I love the fact that I can reposition my top either during the basting process, when the backing is still taped to the floor, or later, when I am quilting, and perhaps find an area that needs smoothing out.  The tackiness remains, though not as strong as when you first apply the QBS, for some time.  I also flip my quilts over once I've spray basted the layers, prior to beginning to quilt.  I smooth out the backing to ensure there are no wrinkles.  The basting spray  allows you to do this with ease.

Here are a few examples of quilts basted with QBS on our bed and in our condo:
"Floral Stars" 2007  56X77.5"

I found it so freeing to be able to quilt intricate designs without worrying about pins.  I traced both the border and the triangle motif onto goldleaf paper (another aha for me) pinned it to the quilt top, and quilted away, not worrying about hitting pins that might have been hiding under the paper, had I not used QBS.

"Frost Bite" lap quilt 2004

This one has a flannel backing, flannels and some brushed cottons on the top, as well as the heavy wool snowmen heads, all of which were applied pre-quilting. The spray worked fabulously with these varied fabrics.  I quilted a couple of snowflakes with Sulky metallic thread, on each of the snowmen, no problems at all.
"Sunny Days" lap quilt 2008

"Indianapolis" 2011  66.5X77"
The ivory/tan floral fabric in this quilt was not affected at all by the spray.  It still is fine today, no discoloration.

"A Dent in My Stash...maybe!"  2009  65X75"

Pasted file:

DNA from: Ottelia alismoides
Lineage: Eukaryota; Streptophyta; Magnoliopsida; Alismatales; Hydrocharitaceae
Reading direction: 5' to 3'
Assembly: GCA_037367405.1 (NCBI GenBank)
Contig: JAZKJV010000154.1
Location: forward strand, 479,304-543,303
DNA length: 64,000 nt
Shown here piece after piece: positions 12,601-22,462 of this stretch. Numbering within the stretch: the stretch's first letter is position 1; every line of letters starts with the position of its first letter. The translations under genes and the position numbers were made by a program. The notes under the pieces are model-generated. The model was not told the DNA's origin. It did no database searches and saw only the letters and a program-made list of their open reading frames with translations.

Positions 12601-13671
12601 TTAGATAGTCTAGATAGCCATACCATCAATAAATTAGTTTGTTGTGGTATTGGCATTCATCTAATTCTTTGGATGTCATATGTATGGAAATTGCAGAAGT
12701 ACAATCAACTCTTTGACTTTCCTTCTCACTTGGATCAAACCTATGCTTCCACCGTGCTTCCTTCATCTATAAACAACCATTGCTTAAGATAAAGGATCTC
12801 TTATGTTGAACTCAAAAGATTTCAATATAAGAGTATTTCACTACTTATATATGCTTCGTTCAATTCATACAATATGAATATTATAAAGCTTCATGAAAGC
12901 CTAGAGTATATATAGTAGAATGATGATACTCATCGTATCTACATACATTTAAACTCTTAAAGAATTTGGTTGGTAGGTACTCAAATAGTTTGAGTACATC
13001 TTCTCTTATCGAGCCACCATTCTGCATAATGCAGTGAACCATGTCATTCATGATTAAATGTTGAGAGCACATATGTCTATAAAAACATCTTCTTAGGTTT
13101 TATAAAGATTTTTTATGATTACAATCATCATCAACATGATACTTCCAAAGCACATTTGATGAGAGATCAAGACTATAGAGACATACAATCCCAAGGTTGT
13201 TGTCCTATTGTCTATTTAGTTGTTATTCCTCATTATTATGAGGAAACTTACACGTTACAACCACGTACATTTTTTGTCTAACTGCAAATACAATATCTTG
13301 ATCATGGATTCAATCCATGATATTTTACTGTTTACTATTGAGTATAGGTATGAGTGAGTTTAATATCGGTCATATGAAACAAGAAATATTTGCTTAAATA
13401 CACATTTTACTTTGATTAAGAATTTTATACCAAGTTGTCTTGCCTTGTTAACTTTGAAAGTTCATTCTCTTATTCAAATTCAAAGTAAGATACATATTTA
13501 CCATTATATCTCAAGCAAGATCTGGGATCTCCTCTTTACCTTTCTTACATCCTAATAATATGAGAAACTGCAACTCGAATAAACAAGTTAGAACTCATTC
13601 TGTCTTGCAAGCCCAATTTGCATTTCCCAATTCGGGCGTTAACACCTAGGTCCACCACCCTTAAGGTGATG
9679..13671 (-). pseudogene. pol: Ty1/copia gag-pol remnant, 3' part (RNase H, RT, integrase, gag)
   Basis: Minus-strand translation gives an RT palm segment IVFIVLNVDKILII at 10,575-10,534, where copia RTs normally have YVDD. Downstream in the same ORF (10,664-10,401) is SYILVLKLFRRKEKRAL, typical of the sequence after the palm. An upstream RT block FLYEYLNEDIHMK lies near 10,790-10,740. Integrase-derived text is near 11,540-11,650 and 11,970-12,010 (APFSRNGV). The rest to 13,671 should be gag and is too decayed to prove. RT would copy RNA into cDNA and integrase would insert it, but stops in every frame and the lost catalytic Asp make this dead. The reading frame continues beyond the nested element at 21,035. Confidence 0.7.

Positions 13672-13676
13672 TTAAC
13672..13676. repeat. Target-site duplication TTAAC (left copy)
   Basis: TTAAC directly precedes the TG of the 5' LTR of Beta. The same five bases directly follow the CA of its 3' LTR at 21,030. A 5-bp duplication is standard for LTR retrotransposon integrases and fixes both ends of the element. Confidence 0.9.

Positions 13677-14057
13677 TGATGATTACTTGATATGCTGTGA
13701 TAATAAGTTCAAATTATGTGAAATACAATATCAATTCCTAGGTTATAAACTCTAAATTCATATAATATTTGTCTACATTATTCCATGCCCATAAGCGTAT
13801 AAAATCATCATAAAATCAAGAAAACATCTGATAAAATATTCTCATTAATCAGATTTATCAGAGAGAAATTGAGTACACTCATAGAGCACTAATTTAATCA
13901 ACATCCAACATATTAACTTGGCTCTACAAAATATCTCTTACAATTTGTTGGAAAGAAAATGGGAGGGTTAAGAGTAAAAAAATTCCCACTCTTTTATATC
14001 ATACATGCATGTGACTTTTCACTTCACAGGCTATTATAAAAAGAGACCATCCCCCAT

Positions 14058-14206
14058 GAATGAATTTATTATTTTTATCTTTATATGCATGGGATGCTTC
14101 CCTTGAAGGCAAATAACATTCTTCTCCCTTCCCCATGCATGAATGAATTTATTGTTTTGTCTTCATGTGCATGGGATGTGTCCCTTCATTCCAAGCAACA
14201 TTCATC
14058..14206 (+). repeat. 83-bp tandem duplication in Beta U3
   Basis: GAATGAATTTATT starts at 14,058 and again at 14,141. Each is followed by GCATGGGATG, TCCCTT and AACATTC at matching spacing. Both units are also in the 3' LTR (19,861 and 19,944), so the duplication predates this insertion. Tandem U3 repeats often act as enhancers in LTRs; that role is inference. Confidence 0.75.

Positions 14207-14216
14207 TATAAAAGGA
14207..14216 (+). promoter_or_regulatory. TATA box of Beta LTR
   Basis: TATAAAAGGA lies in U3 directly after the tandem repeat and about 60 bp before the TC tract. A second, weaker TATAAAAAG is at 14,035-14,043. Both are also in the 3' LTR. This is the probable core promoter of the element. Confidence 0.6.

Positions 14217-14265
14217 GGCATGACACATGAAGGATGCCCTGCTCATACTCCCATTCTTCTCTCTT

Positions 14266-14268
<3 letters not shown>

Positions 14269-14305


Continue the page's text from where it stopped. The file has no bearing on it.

This one has a flannel backing.  The adhesive performance of the spray was just as good as with a cotton.

No name quilt 2012  90X91"
I was a little hesitant about using the spray with the ivory batiks in here, but there was not an issue.  I've washed the quilt and put it in the dryer so it has a nice crinkle to it.  The ivories are all great. Apparently Rocco thought his grey colouring showed off this quilt's colours!

How in the world did I quilt such a monster on my DSM?  By using my most favourite Aha! Moment tip (secret) yet.  Stay tuned!

I made the above quilt with an event in mind that did not occur, so I am going to try to sell it at the quilt sale in Sarasota in February.  The top is 100% batiks and the back is a red with black marbling cotton. I quilted it with Sulky Blendables on my Bernina in a large all-over meander. The border is a vine-style heart motif.  If I cannot sell it, it might eventually go to my grandson, who loves red.  It's based on Karla Alexander's "Red Onion" quilt pattern in her Stack a New Deck book.  I've made several from that book.

Although I can't show you a picture of the oldest quilt basted with QBS, my Trip Around the World quilt, as it's up north in Kingsville, I can assure you that I have not experienced any issues with QBS on my quilts.  These quilts are used a lot, washed at least once a year, sometimes more, have animals that snuggle on or sometimes under them, humans that wrap them around their bodies, legs, haul them around from chair to bed and back again, and all are surviving very well!

Since my Avanté remains in Kingsville, I will be quilting some larger quilts once again on my DSM.  There is Laurel Burch wallhanging quilt that just needs quilting, as well as a large bed quilt, two more of my 26 projects I brought with me.  Stay tuned for posts about those.